It’s true that not all individuals would be equally affected by the same environmental factors, and much attention has been attracted to the potential protective factors in the relation, which may have important implications for relevant intervention practices. Parent–child attachment involves the development of emotional connections with significant individuals. The process of establishing the parent–child attachment is beneficial to gradually develop different emotional, cognitive, and behavioral strategies in order to obtain or maintain an internal sense of personal security. For instance, when individuals are threatened by their surroundings, the good-quality attachment activates the mental representation of relationship partners who regularly provide care and protection. This mental representation creates a sense of safety and security, which helps them successfully address threats [50]. That is, the attachment leads to progressive emotional growth, culminating in an internal sense of personal security that allows for the exploration of self and others in a safe environment [51,52]. It is an important positive factor that promotes children and adolescents’ good development and adaptation [53]. Substantial evidence has accumulated on the positive influences of secure attachments on individuals’ positive social–emotional competence, cognitive functioning, and physical and mental health, whereas children with insecure attachments are more at risk for negative outcomes in these domains [54]. Note that when individuals do not develop a secure representation, it does not necessarily mean that children are not attached to their attachment figures. Besides the direct positive effects, the parent–child attachment could also buffer the negative impacts of risk factors on adolescents’ adaptation [55]. Regarding suicidal ideation, previous studies have shown that parent–child attachment could reduce suicidal ideation among young teenagers [56,57]. Adolescents with stronger family communication and support can better handle life changes [58], which could further alleviate the link between depression and suicidal ideation, while those with weaker family communication and support may have less chance of obtaining support from their parents, heightening the relationship between depression and suicidal ideation [59,60,61]. Additionally, parent–child attachment alleviates delinquency of ADHD adolescents and buffers the adverse effects of sibling bullying on adolescent mental health [57]. Hence, parent–child attachment serves as a buffer function and moderator in the relationship between depression and suicidal ideation among adolescents.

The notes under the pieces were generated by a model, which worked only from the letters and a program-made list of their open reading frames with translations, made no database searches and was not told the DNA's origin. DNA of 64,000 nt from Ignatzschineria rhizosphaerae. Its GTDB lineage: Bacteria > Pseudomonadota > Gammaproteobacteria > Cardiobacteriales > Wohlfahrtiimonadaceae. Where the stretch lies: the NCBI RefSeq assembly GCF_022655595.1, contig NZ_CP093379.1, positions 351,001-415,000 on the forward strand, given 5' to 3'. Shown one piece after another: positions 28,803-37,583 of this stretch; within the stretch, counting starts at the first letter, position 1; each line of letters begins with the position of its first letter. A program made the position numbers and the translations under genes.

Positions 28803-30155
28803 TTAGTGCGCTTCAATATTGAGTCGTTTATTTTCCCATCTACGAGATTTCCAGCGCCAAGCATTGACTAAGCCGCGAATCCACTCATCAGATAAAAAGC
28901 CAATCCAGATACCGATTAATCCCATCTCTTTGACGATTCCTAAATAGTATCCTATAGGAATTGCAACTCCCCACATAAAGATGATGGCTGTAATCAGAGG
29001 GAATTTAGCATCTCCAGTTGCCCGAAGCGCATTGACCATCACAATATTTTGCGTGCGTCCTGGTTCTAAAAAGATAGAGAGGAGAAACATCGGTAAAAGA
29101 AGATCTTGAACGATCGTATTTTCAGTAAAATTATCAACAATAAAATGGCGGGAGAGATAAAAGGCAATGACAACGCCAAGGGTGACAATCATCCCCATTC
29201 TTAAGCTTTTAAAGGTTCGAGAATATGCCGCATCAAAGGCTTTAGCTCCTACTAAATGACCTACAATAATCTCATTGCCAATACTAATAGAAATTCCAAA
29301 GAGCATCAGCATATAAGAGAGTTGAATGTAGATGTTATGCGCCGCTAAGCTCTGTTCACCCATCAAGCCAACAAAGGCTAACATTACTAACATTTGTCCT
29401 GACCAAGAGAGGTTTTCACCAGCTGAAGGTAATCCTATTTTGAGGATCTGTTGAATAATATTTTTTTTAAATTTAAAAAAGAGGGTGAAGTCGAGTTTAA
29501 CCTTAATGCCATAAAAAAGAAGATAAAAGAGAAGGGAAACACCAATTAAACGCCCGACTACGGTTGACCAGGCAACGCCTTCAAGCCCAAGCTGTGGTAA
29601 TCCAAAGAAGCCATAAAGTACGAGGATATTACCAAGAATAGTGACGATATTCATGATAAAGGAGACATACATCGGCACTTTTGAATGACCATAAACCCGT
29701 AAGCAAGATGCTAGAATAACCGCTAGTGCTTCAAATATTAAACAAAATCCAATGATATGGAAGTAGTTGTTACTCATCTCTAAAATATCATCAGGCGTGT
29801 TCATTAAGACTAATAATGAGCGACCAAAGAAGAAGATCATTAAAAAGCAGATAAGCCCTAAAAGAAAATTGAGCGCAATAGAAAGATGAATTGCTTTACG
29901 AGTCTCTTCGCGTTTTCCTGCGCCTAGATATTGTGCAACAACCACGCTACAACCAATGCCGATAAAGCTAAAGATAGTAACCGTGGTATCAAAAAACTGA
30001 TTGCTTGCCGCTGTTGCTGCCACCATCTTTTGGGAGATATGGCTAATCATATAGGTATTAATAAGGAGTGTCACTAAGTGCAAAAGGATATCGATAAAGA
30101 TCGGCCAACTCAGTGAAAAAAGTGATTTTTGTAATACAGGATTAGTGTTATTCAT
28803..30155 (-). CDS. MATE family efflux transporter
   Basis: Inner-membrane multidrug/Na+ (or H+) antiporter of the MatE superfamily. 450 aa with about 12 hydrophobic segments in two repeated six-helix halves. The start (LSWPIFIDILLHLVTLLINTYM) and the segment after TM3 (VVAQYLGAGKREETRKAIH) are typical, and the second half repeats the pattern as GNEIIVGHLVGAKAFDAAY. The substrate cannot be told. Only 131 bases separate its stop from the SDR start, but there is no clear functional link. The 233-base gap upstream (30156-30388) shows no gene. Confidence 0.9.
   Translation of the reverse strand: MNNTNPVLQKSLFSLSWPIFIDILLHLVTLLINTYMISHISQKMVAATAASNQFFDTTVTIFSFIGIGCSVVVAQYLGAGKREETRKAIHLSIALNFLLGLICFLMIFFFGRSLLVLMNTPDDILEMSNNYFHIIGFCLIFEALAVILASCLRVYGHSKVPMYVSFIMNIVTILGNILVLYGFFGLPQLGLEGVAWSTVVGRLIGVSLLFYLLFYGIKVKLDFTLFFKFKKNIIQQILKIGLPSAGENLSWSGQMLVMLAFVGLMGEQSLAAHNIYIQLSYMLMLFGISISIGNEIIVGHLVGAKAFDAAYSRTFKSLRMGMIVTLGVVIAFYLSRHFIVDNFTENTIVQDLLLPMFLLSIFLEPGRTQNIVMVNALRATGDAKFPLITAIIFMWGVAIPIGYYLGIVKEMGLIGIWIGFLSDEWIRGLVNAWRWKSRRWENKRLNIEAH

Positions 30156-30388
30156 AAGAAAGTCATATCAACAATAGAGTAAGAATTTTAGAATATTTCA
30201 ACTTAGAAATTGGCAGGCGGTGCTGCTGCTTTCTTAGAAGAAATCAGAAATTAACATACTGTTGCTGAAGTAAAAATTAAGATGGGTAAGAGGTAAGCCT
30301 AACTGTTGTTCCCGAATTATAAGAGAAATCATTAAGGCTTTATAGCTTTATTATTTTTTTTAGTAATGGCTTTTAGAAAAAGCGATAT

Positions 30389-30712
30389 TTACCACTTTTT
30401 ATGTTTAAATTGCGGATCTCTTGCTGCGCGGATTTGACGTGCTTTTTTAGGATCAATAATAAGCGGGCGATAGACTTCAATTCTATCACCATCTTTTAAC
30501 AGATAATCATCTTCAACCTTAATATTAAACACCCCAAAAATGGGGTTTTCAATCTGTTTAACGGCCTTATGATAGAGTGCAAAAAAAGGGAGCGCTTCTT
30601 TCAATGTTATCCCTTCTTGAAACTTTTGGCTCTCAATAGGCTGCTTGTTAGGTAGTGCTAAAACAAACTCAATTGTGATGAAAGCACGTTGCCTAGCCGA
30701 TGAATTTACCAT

To sum up, this study aimed to examine the relationship among perceived family financial stress, depression, parent–child attachment, and suicidal ideation in Chinese adolescents. Drawing on the stress-psychopathology model, and attachment theory, the current study aimed to identify the internal mechanisms that underlie this relationship. By shedding light on the understanding of the underlying status and forming mechanisms of suicidal ideation among adolescents, this study is expected to provide valuable insights into the prevention and intervention of adolescent suicide.